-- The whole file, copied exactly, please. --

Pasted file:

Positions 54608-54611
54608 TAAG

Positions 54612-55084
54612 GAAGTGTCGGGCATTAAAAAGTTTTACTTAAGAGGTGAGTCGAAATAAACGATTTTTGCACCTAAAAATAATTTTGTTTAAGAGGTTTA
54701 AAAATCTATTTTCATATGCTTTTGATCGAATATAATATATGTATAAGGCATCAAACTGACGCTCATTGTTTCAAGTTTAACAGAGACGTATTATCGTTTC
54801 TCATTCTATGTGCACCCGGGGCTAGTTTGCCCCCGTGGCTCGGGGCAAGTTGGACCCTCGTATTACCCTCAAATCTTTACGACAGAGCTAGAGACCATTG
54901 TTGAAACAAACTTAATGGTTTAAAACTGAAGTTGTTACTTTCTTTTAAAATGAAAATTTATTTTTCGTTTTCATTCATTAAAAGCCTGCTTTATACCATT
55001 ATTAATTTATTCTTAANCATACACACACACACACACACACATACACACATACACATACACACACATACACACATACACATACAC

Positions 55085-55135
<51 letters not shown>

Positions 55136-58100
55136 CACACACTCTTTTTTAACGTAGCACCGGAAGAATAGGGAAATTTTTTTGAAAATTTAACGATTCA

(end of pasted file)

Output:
Positions 54608-54611
54608 TAAG

Positions 54612-55084
54612 GAAGTGTCGGGCATTAAAAAGTTTTACTTAAGAGGTGAGTCGAAATAAACGATTTTTGCACCTAAAAATAATTTTGTTTAAGAGGTTTA
54701 AAAATCTATTTTCATATGCTTTTGATCGAATATAATATATGTATAAGGCATCAAACTGACGCTCATTGTTTCAAGTTTAACAGAGACGTATTATCGTTTC
54801 TCATTCTATGTGCACCCGGGGCTAGTTTGCCCCCGTGGCTCGGGGCAAGTTGGACCCTCGTATTACCCTCAAATCTTTACGACAGAGCTAGAGACCATTG
54901 TTGAAACAAACTTAATGGTTTAAAACTGAAGTTGTTACTTTCTTTTAAAATGAAAATTTATTTTTCGTTTTCATTCATTAAAAGCCTGCTTTATACCATT
55001 ATTAATTTATTCTTAANCATACACACACACACACACACACATACACACATACACATACACACACATACACACATACACATACAC

Positions 55085-55135
<51 letters not shown>

Positions 55136-58100
55136 CACACACTCTTTTTTAACGTAGCACCGGAAGAATAGGGAAATTTTTTTGAAAATTTAACGATTCA